In fact, there's nothing new or healthy about the low cal diet this doctor has come up with. The starvation diet is well understood--and very expensive. It can only be pursued under the supervision of paid medical staff that includes trained nutritionists because cutting calories that low on your own can be extremely dangerous both to your body and your mind.

The classic research on ultra low calorie diets, the starvation research conducted by Dr. Ancel Keys during WWII showed that people eating very low calorie diets developed psychoses (i.e. severe mental illness) at a surprisingly high rate, as well as many other important health problems. Poorly crafted medically supervised low fat starvation diets have caused deaths in the past.

Jenny also cites some of the failures of gastric bypass surgery and commercial interests in the medical industry, plus achieving good blood sugar control with a low carb diet, in the same post. I know from watching my mother that whacking out carbs helps tremendously in controlling blood sugar.

Finally, Dr. Richard Feinman gives a big thumbs down to a paper stating that there's no advantage of a high protein diet v. a high carb diet in managing diabetes:
The paper by Larsen, et al. [1] represents a kind of classic example of the numerous studies in the literature whose goal is to discourage people with diabetes from trying a diet based on carbohydrate restriction, despite its intuitive sense (diabetes is a disease of carbohydrate intolerance) and despite its established efficacy and foundations in basic biochemistry. The paper is characterized by blatant bias, poor experimental design and mind-numbing statistics rather than clear graphic presentation of the data. I usually try to take a collegial approach in these things but this article does have a unique and surprising feature, a “smoking gun” that suggests that the authors were actually aware of the correct way to perform the experiment or at least to report the data.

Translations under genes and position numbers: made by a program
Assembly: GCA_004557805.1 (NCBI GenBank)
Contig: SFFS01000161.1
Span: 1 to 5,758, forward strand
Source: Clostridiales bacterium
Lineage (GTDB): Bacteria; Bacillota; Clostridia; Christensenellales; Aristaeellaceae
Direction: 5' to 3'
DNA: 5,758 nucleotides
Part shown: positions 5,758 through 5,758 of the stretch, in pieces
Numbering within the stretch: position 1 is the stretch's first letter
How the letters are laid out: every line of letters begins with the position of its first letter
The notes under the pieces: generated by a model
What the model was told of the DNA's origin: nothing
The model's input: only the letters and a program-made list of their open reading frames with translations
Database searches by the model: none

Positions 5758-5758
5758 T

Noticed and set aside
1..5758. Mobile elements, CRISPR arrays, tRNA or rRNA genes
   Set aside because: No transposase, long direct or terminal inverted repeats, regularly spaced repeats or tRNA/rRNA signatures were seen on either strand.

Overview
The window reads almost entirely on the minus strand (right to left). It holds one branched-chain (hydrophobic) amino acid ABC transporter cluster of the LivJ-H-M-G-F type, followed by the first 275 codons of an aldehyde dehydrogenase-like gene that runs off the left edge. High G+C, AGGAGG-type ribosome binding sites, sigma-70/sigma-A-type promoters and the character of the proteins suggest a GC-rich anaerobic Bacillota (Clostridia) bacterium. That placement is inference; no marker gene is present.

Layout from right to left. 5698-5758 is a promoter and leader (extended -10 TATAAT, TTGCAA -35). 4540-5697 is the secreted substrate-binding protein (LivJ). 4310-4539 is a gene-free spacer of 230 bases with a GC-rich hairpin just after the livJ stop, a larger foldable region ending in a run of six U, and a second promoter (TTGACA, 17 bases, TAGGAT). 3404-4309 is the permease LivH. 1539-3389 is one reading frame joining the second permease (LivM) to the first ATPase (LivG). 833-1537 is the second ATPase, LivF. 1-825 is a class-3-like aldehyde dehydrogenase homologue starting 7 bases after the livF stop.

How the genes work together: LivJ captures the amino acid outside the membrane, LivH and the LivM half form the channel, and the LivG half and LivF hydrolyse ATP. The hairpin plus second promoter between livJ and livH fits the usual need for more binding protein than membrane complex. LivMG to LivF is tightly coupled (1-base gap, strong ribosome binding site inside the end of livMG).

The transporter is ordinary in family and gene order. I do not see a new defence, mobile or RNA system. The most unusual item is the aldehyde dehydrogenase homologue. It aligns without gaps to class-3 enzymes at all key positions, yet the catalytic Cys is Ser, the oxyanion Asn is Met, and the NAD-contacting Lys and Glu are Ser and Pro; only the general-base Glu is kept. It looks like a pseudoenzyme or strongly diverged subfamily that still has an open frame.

....

One strategy is to take advantage of the lack of formal definitions of low-carbohydrate diets to set up a straw man. The trick is to test a moderately high carbohydrate diet and show that, on average, as here, there is no difference in hemoglobin A1c, triglycerides and total cholesterol, etc. when compared to a higher carbohydrate diet as control – the implication is that in a draw, the higher carbohydrate diet wins. So, Larsen’s low carbohydrate diet contains 40 % of energy as carbohydrate. Now, none of the researchers who have demonstrated the potential of carbohydrate restriction would consider 40% carbohydrate, as used in this study, to be a low-carbohydrate diet. In fact, 40% is close to what the American population consumed before the epidemic of obesity and diabetes. Were we all on a low carbohydrate diet before Ancel Keys?

(After Ancel Keys finished the starvation experiment, he went on to develop the lipid hypothesis and started the low-fat diet curse.) Unlike most academic papers, Dr. Feinman's whole post is in plain English, making it easy to relish. The whole article is full of goodies like the ones quoted. (Hat tip to the Fat Head blog for bringing Dr. Feinman's post to my attention. In fact, if you liked my post, you'll love the Fat Head blog--Tom Naughton does posts like the ones I quoted all the time.)

Executive Summary

Got diabetes? Or just wonky blood sugar? Think starving yourself is a good way to lose weight? Just whack the carbs way down and ignore the food pyramid.